In summary, there appears to be not only an interaction of the TRPV1 C-terminal portion with tubulin dimers and with polymerized MTs but – at least under some experimental conditions – also a Ca2+-sensitivity of this interaction. Furthermore, our data suggest that the C-terminus of TRPV1 affects the oligomerization status of tubulin.
This work is the first report on a direct interaction of the vanilloid receptor TRPV1 with the cytoskeleton. In a screen for cytoplasmic interaction partners of the vanilloid receptor TRPV1 by proteomic means, we identified β-tubulin as a protein which interacts with the TRPV1 C-terminus in a Ca2+-sensitive manner. This finding suggests that the MT cytoskeleton is a downstream effector of TRPV1-mediated Ca2+-signalling. Furthermore, we observed effects of the TRPV1 C-terminal fragment, but not with the TRPV1 N-terminal portion, on the tubulin oligomerization status. Remarkably, there was a Ca2+-sensitive stabilizing effect of the TRPV1 C-terminal fragment on MTs towards cold-induced depolymerization and a Ca2+-independent stabilization of MTs with respect to depolymerization by nocodazole.
How do these observations fit the current knowledge on interactions and functions of TRPV1? Though known sequence motifs are absent from the primary structure of the cytoplasmic C-terminal tail of TRPV1, there is a body of experimental evidence that attribute important functional properties to this region of the protein. The C-terminal sequence of TRPV1 was demonstrated to contain a binding site for the phosphoinositide PIP2, which negatively regulates the ion channel activity (Prescott and Julius 2003). Moreover, the C-terminal tail contains phosphorylation sites used by protein kinase C (Numazaki et al. 2002) and Ca2+/calmodulin-dependent protein kinase II, and usage of this site affects the TRPV1 desensitization characteristics in the presence of Ca2+ (Jung et al. 2004). Furthermore, Numazaki et al. (2003) detected a short sequence critical for receptor desensitization within the C-terminal tail, and this was suggested to carry a binding site for calmodulin. Vlachova et al. (2003) demonstrated that the TRPV1 C-terminal tail also carries structural determinants that take part in rendering the receptor sensitive to heat and capsaicin. Notably, several funtionally relevant structural determinants were all mapped to a certain sequence of the TRPV1 C-terminal tail, namely the range within the sequence stretch of amino acid residues 760–800 (based on the rat TRPV1 primary structure), which may represent a ‘hot spot’ for TRPV1 regulation. According to the structural model for the TRPV1 C-terminus suggested by Vlachova et al. (2003) this sequence stretch contains two beta strands. However, up to now we do not know whether the tubulin binding site is localized within this sequence stretch as well.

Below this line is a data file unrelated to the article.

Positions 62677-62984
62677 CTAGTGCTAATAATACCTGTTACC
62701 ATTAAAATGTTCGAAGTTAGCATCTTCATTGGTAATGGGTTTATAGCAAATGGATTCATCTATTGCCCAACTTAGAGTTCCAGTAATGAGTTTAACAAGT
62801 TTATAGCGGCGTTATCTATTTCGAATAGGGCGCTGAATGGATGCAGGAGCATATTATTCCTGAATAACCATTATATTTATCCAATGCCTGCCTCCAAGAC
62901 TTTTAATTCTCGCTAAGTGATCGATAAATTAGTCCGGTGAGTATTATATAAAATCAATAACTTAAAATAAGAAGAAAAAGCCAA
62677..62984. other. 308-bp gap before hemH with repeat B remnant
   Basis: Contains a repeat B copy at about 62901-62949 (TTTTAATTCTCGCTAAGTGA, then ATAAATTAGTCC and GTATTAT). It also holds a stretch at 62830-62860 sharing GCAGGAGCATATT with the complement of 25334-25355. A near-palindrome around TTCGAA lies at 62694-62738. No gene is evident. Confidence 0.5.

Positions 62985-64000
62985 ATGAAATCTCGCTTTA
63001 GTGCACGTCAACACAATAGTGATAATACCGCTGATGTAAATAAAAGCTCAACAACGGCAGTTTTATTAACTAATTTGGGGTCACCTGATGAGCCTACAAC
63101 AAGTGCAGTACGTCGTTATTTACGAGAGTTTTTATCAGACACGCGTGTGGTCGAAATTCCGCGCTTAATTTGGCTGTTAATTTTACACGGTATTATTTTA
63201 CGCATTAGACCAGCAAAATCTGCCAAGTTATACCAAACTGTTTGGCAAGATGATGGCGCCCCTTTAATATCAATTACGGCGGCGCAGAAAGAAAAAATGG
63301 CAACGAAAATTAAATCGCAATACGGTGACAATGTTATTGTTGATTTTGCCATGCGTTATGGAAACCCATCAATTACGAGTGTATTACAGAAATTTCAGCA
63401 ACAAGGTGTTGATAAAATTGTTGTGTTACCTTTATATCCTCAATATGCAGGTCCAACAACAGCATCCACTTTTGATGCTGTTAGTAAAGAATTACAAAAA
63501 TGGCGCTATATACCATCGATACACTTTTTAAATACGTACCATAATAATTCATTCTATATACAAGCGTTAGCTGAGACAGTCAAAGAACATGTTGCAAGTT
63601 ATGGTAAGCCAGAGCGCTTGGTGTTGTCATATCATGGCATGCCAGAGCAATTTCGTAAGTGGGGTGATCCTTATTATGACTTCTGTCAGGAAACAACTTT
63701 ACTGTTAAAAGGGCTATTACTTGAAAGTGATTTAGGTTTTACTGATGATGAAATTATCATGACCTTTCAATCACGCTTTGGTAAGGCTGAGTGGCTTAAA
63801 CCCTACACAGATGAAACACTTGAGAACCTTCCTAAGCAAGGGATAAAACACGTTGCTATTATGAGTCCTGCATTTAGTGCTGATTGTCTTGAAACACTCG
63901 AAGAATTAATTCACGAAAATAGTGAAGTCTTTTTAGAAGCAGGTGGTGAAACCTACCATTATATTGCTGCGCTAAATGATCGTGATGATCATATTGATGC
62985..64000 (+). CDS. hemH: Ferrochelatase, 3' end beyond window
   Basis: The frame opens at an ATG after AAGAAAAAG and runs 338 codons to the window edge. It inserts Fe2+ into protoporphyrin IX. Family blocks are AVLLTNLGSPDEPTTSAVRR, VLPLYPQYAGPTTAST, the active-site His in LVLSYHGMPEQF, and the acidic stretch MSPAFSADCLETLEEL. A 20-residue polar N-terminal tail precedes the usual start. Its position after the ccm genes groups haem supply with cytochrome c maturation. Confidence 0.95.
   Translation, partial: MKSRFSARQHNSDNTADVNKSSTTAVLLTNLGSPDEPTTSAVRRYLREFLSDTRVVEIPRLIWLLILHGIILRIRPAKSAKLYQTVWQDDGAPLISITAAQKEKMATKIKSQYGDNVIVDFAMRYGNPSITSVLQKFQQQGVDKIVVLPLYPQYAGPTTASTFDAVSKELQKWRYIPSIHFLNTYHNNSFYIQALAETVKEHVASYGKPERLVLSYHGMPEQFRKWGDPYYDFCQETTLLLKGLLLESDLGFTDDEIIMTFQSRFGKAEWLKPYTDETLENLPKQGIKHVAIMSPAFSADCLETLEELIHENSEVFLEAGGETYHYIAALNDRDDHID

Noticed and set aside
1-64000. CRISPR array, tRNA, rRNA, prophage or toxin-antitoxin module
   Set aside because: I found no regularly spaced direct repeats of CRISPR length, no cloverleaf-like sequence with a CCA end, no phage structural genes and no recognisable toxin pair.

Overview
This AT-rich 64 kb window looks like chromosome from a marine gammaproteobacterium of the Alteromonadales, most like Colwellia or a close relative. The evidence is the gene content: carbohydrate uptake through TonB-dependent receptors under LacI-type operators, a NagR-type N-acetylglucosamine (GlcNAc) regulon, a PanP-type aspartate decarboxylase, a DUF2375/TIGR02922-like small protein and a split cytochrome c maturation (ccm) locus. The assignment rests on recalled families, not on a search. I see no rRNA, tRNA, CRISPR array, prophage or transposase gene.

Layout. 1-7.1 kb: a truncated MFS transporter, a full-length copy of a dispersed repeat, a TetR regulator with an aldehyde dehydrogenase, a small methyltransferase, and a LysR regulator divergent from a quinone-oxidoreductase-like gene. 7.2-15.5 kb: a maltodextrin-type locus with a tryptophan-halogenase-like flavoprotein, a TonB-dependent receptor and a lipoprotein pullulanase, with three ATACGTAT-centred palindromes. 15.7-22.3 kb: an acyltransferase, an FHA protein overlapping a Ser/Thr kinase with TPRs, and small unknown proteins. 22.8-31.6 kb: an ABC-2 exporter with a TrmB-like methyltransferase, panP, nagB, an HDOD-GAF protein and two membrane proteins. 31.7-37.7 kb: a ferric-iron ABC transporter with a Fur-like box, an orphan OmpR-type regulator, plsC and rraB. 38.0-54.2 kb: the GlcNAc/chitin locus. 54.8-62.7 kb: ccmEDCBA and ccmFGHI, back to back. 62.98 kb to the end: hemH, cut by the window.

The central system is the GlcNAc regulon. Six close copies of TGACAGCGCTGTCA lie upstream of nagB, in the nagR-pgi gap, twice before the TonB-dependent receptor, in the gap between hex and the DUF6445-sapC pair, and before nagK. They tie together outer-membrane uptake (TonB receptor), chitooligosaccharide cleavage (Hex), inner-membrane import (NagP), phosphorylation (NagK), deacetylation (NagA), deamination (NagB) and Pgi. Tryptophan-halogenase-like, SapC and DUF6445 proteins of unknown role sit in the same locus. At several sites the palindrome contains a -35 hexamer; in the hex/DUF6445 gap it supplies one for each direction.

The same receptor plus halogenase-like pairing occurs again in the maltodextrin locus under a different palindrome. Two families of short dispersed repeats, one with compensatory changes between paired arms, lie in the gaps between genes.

Interestingly, in the same article (Vlachova et al. 2003), a structural similarity between the TRPV1 C-terminal tail and the fragile histidine triad protein (FHIT), a tumour suppressor gene product, was reported. This was based on sequence alignments and molecular modelling of the putative 3D structure of the TRPV1 C-terminal tail based on the FHIT crystal structure. Remarkably, FHIT was reported to be a tubulin-binding protein (Chaudhuri et al. 1999).
However, with respect to the calmodulin binding, in our hands there was no detectable interaction between purified calmodulin and the C-terminal TRPV1-MBP fusion protein, regardless of the presence or absence of tubulin and/or Ca2+. At the present stage, we cannot explain the reason for this discrepancy to what has been reported by others (Numazaki et al. 2003). However, there was a recent report that rather the N-terminus than the C-terminus of TRPV1 might be involved in the interaction with calmodulin (Rosenbaum et al. 2004).
Tubulin carries a number of negetively charged amino acid residues on its surface, and most of the known MT-associated proteins contain many basic amino acid residues (Nogales 2001). Interestingly, fitting into this scheme, the C-terminal sequence of TRPV1 also contains several basic amino acid residues, and the calculated pI of the entire C-terminal sequences is as high as 9.2.
With regard to the identification of β-tubulin as a TRPV1-interactive partner in a Ca2+-sensitive screen, it is important to mention that tubulin has been shown to bind two molecules of Ca2+ at its C-terminal region (Hayashi and Matsumura 1975; Solomon 1977; Serrano et al. 1986), and a Ca2+-dependent conformational change of tubulin has been detected (Soto et al. 1996).
In this work we showed that the C-terminal sequence of TRPV1 not only interacts with the soluble tubulin dimer, but also enhances the resistance of the MT polymers to nocodazole, a potent drug often used for MT depolymerization. Interestingly, the polymers formed in presence of MBP-TRPV1-Ct show an enhanced stability against cold-induced depolymerization, and this process is Ca2+-dependent. This, in general terms, suggests that the MT cytoskeleton close to the plasma membrane is subject to signal-induced plastic changes. Within the context of nociception, there is emerging interest in the cytoskeleton because it has been demonstrated that certain forms of hyperalgesia depend on cytoskeleton integrity (Dina et al. 2003). Whether potential TRPV1-mediated effects on the cytoskeleton contribute to the modulation of nociceptive signalling, remains to be determined.
Technical assistance by Doris Krück and Hermann Bayer is gratefully acknowledged. This work was supported by grant no. 01 GG 9818/0, Molecular Pain Research; by the Deutsche Forschungsgemeinschaft, Sfb 515; and by the Fonds der Chemischen Industrie.
Figure S1. Expression and purification of MBP-TRPV1-Ct and MBP-TRPV1-Nt.
Figure S2. Peptide mass fingerprint as obtained from MALDI-MS analysis of the peptide mixture derived from the protein corresponding to the 55 kDa band observed as a Ca2+-sensitive TRPV1 interaction partner. Peptides matching -tubulin are indicated.
Figures S3. Assessment of the specificity of the anti N-terminal and anti C-terminal TRPV1 antibodies.
Figure S4. Co-localisation of TRPV1 and tubulin in F11 cells.